Sediment cores obtained from Eifel maar sites provide insight into the presence of large Ice Age mammals in Central Europe over the past 60,000 years / Overkill hypothesis not confirmed
15 December 2022
JOINT PRESS RELEASE OF THE MAX PLANCK INSTITUTE FOR CHEMISTRY AND JOHANNES GUTENBERG UNIVERSITY MAINZ
Herds of megafauna, such as mammoth and bison, have roamed the prehistoric plains in what is today's Central Europe for several tens of thousands of years. As woodland expanded at the end of the last Ice Age, the numbers of these animals declined and by roughly 11,000 years ago, they had completely vanished from this region. Thus, the growth of forests was the main factor that determined the extinction of such megafauna in Central Europe. This is the conclusion reached in a study conducted by Professor Frank Sirocko of Johannes Gutenberg University Mainz (JGU), together with researchers from the Max Planck Institute for Chemistry, the University of Wollongong in Australia, and the University of Göttingen. The project involved the analysis of sediment layers taken from two Eifel maars, i.e., former volcanic craters that had subsequently become lakes. The researchers used these to reconstruct landscape changes and megafauna abundance in the area over the last 60,000 years. The results showed that human hunters and large mammals had actually co-existed here over several thousand years. "The sediments from the Eifel maars have provided us with no evidence that it was humans who were responsible for the eradication of these animals," stated Sirocko. The so-called overkill hypothesis discussed in North America could thus not be confirmed for Central Europe.
Previous vegetation and animal populations can be identified from pollen and fungal spores in sediments
For the purpose of their study, the research partners used sediment cores from the Eifel maars that Sirocko and his team had systematically drilled and archived over the past 20 years. The recent article published in Scientific Reports details the investigation of pollen and spores present in the cores obtained from Holzmaar lake and the infilled maar of Auel located in the Volcanic Eifel. While pollen documents the vegetation of the past, fungal spores provide evidence of the presence of large mammals because certain mold fungi only colonize the dung of bigger herbivores.
On the basis of the grains of pollen, the researchers established that some 60,000 to 48,000 years ago the Eifel region was covered by spruce woods that succumbed to several cold phases, which transformed the landscape into more open forest steppe. This kind of terrain remained predominant from 43,000 to 30,000 years before the present. Subsequently, the forest tundra of the Eifel became an Ice Age polar desert where only grass grew.
The megafauna fecal fungal spores show that it was these environments which were continuously inhabited by large mammals from 48,000 to some 11,000 years ago. Datable bones found in caves in Belgium and gravel deposits in the Rhine valley document that mammoth, woolly rhinoceros, bison, horses, reindeer, and giant deer found the cold phases more accommodating. The sparse forests of the warmer phases were the preferred habitat of red deer, elk, and the European bison.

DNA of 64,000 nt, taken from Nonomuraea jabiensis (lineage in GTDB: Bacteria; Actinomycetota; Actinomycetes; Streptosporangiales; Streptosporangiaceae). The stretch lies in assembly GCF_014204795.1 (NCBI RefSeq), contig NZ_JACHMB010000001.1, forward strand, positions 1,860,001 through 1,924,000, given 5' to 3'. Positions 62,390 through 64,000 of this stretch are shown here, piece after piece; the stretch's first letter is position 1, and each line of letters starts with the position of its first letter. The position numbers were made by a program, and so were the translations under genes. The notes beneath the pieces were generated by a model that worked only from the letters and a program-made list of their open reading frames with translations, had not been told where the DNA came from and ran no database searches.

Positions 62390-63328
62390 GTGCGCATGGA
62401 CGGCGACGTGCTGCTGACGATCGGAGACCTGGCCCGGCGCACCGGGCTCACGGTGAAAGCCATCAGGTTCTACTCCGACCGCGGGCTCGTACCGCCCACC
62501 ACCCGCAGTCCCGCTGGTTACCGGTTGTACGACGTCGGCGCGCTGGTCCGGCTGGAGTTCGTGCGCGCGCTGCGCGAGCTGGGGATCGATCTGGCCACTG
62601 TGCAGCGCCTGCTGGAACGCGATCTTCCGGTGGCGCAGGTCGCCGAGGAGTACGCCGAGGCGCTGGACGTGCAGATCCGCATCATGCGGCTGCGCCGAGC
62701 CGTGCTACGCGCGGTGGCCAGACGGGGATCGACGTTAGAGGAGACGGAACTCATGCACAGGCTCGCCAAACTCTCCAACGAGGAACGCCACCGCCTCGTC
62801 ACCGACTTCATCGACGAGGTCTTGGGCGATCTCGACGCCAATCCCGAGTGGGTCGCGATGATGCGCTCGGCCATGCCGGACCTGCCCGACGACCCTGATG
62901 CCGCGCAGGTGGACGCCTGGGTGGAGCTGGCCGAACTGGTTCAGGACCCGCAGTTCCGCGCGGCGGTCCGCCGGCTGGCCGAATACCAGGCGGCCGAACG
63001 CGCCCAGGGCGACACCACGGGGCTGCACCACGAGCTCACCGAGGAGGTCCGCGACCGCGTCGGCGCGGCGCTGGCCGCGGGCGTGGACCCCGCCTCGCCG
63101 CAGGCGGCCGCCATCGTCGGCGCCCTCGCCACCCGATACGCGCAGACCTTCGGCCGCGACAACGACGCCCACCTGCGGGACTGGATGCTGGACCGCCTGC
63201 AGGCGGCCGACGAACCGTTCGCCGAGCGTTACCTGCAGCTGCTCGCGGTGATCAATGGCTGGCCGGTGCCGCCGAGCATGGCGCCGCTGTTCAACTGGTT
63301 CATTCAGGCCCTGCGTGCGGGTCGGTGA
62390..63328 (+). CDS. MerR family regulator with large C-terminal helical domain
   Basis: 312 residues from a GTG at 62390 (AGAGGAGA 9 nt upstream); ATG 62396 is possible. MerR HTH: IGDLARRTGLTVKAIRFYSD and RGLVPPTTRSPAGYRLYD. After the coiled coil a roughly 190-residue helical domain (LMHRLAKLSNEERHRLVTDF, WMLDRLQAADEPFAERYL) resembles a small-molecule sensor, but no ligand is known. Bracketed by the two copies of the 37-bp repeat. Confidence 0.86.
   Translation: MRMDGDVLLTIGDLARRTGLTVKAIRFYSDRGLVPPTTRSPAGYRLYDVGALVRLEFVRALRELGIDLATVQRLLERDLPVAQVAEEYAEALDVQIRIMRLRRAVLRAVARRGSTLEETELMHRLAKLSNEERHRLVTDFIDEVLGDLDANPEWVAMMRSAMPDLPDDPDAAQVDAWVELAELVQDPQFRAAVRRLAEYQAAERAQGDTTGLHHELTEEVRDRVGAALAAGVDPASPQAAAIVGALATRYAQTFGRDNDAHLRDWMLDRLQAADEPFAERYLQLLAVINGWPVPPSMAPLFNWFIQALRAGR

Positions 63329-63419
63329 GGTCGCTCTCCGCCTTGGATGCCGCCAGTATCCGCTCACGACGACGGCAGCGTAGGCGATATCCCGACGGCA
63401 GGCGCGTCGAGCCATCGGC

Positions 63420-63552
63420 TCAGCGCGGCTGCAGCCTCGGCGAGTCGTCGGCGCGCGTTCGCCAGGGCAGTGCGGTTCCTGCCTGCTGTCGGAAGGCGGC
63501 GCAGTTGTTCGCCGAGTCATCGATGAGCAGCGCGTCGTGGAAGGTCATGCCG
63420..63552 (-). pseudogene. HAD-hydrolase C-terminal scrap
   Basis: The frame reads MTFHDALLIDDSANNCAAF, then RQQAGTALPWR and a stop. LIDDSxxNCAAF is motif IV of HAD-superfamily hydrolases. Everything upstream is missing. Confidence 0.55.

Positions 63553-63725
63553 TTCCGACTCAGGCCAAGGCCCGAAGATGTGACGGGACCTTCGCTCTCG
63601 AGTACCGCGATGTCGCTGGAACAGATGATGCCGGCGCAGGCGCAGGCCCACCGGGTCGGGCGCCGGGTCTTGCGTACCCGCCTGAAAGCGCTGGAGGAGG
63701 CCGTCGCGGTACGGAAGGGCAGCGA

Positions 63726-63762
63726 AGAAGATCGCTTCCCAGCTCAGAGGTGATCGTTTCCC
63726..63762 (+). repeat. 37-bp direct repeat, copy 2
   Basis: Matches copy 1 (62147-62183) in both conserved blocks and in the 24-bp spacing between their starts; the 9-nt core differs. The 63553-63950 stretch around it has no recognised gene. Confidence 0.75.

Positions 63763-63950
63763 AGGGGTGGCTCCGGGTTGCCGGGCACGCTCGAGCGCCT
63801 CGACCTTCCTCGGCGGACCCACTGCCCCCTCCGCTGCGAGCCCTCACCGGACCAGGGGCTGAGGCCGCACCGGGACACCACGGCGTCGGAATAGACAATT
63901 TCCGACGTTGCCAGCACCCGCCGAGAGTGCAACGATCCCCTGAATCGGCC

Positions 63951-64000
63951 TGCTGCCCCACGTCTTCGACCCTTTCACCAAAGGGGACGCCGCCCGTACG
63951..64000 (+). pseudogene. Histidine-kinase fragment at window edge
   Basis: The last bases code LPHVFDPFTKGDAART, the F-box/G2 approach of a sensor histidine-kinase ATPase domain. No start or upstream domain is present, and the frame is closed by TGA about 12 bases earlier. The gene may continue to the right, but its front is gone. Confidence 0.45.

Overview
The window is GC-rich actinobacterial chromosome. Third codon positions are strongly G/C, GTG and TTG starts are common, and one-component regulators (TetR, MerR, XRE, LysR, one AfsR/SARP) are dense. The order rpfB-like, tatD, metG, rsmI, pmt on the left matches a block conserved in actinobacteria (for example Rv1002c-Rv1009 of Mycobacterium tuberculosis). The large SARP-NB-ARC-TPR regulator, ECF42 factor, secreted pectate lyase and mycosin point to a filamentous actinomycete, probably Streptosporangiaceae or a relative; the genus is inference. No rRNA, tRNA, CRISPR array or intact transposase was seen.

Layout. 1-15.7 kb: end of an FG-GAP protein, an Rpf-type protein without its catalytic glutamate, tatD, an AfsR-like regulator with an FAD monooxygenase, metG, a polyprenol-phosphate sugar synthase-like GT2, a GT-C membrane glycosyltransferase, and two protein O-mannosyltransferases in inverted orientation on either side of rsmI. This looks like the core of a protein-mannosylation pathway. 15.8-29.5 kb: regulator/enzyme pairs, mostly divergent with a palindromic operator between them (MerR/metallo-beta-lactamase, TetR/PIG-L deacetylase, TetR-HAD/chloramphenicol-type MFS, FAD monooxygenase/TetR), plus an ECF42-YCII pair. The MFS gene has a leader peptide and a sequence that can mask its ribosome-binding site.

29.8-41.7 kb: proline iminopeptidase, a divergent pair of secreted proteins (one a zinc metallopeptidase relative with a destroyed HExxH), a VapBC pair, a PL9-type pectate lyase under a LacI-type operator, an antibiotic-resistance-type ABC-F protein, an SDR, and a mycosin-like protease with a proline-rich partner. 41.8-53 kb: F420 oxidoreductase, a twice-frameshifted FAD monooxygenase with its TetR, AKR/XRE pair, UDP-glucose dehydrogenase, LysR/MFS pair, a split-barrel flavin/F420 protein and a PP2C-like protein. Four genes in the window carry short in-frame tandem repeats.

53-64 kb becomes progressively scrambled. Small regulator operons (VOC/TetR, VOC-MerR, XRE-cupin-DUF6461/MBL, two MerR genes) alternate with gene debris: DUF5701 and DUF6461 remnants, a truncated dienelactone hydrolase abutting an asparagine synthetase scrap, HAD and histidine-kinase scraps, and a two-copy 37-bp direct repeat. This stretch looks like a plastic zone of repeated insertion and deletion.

Development of woodlands deprived megafauna of their food source
The primary cause of the decline and eventual extinction of large mammals in Central Europe was the growth of forests. "As the trees began to take over, the large herbivores lost access to their main staple food, namely grass," explained Sirocko. Neither the extreme climatic fluctuations of the last 60,000 years nor local volcanic activity and associated fire events appear to have played a role in their extinction. At the same time, the arrival of modern humans in Central Europe 43,000 years ago also had little effect on the presence of local megafauna. Instead, times at which extensive numbers of large mammals were living here coincided with periods in which there was a denser population of humans. "This is most apparent some 15,000 years ago. At that time, we find the largest herds of megafauna along with the archaeologically confirmed presence of human hunters in the Rhine valley," Sirocko pointed out. The Magdalenian culture site at Gönnersdorf in northern Rhineland-Palatinate has been extensively excavated by the Römisch-Germanisches Zentralmuseum Mainz – Leibniz Research Institute for Archaeology (RGZM) in Mainz.
The researchers claim that even in this period, towards the end of the last Ice Age, grassed landscapes were still spreading. This was the era in which the solar irradiation of the Northern Hemisphere began to increase and global sea levels started to rise, eventually flooding the formerly land regions in the English Channel and the North Sea and thus presumably progressively forcing the herds of megafauna away to seek refuge in Central Europe. "The many late glacial maar lakes and silted-up swamps in dried-out maars in the Eifel region must have proved particularly attractive to megafauna," concluded Sirocko. "And it was the resultant large herds that must have enticed the late Ice Age hunters."
Sediments of the Eifel maars do not substantiate the overkill hypothesis
According to the research team, the fact that hunters and megafauna occupied the same region concurrently demonstrates that human beings did not cause the disappearance of large mammals from Central Europe – in other words, the maar sediments of the Eifel region do not furnish proof that the overkill hypothesis put forward for North America can be corroborated here. The large mammals migrated away only when birch forests began to predominate in the terrain 13,300 years ago. From 11,000 years ago there is no longer evidence of the presence of large herds of megafauna as thick woods had taken over the Eifel, a setting in which large mammals could not survive.